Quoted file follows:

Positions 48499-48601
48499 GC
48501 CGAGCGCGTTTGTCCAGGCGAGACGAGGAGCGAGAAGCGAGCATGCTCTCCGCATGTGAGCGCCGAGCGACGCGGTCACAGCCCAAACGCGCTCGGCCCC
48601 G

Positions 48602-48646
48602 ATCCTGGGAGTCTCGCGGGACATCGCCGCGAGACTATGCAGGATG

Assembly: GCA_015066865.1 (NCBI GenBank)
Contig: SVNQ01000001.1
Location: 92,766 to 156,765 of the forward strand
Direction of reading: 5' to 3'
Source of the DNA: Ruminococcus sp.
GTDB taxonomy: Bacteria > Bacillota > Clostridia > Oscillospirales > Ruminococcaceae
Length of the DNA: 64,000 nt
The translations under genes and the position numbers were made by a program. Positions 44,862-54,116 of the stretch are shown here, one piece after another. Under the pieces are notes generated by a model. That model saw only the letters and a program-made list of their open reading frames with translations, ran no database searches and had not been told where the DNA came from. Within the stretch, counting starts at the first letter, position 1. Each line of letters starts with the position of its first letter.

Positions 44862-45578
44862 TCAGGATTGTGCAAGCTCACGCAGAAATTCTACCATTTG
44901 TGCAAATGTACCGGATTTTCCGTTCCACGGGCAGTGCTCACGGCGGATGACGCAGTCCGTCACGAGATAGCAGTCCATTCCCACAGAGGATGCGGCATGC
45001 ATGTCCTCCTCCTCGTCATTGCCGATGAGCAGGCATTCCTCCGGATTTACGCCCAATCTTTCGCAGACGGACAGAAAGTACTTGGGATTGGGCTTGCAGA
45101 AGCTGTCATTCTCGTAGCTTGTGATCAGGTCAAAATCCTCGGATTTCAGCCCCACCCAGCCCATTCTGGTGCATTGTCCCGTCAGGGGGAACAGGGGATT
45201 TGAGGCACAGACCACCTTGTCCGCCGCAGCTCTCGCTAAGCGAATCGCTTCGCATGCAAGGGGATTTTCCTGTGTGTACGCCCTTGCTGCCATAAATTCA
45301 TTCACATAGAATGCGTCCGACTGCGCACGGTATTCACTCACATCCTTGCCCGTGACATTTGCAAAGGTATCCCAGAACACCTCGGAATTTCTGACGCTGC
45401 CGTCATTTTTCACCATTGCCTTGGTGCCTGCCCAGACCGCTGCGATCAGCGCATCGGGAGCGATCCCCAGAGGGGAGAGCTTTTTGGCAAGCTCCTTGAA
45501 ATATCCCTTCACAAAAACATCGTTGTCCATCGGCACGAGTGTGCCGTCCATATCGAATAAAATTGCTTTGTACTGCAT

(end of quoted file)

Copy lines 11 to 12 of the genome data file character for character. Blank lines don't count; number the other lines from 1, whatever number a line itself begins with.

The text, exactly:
Source of the DNA: Ruminococcus sp.
GTDB taxonomy: Bacteria > Bacillota > Clostridia > Oscillospirales > Ruminococcaceae